- Ghost in the Embroidery Machine – Meet Erich Campbell! - 27 March 2020
- Manbroidery – Shaun Kardinal – Photo Manipulator - 13 February 2020
- The Cutting (& Stitching) Edge – Ema Shin - 6 February 2020
I’m honoured to bring you Mr X Stitch’s first ever column on fabric and textile design. Whether you’re a maker or an admirer of textile art you will have considered the impact of fabric design at some point. My aim with this column is to showcase the quirkier contemporary side of fabric design, and where possible highlight home grown talent from around the UK and British Isles.
One thing that’s undeniable about fabric design is that it’s around us all the time- never more so than in our homes- so this contemporary fabric design company with its roots in furniture manufacture at the turn of the 20th century really caught my eye.
Established in 1902, Romo is a family run business, based in Nottinghamshire, UK. The company designs and markets exclusive furnishing and upholstery fabrics for residential and contract interiors. Kirkby Design, one of the Romo Group’s 6 design houses, recently launched this line that I think is rather special.
To celebrate the 150th Anniversary of the London Underground Kirkby Design collaborated with Transport for London (TfL) to recreate five iconic designs originally used for seating across the underground and wider TfL network from the 1930s to the 90s. Created in Kirkby’s signature palette on typical underground moquette fabric (a hard wearing velvet upholstery fabric).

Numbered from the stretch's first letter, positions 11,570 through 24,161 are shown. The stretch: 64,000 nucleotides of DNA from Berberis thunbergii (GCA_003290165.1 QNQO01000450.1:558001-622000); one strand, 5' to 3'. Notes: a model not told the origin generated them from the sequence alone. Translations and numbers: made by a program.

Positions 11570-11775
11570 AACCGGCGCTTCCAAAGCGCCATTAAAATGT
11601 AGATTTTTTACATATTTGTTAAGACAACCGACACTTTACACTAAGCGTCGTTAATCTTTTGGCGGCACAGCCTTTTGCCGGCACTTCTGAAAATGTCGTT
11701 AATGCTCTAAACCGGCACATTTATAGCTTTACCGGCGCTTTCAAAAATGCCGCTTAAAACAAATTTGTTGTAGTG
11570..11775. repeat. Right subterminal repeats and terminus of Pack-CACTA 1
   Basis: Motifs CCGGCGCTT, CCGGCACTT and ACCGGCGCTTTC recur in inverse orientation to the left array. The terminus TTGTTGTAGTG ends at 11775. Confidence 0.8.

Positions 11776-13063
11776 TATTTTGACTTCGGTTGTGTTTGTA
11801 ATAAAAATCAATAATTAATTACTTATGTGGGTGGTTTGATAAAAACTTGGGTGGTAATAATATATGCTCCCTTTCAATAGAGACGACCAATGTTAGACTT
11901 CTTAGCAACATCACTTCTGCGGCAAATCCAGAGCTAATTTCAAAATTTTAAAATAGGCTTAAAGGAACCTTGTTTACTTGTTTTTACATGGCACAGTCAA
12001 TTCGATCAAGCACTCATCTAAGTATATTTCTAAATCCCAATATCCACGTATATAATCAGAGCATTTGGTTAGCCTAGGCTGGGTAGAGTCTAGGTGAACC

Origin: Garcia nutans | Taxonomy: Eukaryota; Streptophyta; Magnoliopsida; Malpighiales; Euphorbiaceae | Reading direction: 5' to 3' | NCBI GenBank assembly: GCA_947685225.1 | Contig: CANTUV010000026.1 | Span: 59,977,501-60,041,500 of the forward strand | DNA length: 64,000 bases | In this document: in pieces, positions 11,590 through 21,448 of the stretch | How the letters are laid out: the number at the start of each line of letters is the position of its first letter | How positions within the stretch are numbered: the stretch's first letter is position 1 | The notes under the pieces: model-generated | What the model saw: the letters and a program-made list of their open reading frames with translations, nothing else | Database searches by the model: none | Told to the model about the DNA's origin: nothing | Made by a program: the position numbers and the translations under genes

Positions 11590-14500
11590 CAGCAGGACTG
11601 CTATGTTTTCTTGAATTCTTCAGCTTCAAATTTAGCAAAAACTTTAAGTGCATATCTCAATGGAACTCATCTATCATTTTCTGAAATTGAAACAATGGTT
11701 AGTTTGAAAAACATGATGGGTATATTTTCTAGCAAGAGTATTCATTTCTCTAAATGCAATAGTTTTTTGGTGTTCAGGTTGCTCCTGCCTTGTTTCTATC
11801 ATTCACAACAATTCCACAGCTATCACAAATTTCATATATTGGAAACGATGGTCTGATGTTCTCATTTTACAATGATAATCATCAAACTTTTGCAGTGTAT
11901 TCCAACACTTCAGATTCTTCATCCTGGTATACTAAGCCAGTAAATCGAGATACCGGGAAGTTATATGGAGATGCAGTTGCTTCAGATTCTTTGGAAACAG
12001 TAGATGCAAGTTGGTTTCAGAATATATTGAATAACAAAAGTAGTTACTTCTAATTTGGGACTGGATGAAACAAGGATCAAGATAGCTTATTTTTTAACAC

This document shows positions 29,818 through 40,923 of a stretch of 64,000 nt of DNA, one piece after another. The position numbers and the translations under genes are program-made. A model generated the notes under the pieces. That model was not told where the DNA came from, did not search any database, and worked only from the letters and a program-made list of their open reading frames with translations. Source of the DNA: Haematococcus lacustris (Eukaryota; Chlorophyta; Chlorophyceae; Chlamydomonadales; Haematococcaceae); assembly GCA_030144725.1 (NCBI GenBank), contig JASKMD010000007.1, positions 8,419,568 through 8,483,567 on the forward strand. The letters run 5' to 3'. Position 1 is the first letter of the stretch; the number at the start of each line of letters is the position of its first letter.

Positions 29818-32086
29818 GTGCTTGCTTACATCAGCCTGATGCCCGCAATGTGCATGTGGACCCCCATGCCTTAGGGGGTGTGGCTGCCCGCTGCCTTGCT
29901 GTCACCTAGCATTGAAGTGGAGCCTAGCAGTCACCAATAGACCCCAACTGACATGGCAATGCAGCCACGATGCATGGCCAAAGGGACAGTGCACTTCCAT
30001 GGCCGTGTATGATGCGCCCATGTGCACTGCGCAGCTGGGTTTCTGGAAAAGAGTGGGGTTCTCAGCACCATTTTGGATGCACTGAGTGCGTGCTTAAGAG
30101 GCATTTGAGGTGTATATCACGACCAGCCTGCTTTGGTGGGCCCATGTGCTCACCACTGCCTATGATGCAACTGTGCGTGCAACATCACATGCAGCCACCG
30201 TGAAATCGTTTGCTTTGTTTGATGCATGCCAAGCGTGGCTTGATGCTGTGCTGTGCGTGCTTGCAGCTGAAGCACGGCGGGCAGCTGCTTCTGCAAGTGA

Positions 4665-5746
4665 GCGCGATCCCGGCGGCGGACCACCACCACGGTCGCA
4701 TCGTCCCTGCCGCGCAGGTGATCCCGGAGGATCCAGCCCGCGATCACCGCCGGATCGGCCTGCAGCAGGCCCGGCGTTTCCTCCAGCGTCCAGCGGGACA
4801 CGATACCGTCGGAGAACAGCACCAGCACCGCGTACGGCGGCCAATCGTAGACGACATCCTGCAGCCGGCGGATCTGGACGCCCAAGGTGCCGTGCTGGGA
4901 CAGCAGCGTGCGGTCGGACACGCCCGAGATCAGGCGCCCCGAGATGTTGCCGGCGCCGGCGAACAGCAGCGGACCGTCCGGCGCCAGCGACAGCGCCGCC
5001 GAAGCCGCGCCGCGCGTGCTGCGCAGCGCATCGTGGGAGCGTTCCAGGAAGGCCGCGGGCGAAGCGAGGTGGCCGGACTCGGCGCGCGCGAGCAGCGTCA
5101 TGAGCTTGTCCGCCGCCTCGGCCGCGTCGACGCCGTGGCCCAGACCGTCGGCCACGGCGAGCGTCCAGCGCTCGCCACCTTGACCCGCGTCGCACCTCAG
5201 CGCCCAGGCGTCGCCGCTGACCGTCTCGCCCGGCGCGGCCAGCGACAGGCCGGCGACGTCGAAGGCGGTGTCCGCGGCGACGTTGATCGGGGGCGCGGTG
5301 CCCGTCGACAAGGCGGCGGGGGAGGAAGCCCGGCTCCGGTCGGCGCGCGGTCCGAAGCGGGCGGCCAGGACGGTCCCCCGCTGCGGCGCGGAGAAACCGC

Sometimes fabric design is so ubiquitous we overlook it- that’s why I love this collection. I have a soft spot for the aesthetics of the London Underground, it’s so iconic but so often unsung. There is a reassuring comfort of a daily commute. These designs really deserve a bit of exposure. Underground themed pub anyone?
Bridgeen Gillespie AKA Cherry and Cinnamon is an embroidery artist, illustrator and sometime textile designer, she blogs at cherryandcinnamon.com
The Kingpin of Contemporary Embroidery. Committed to changing the way the world thinks about needlecraft.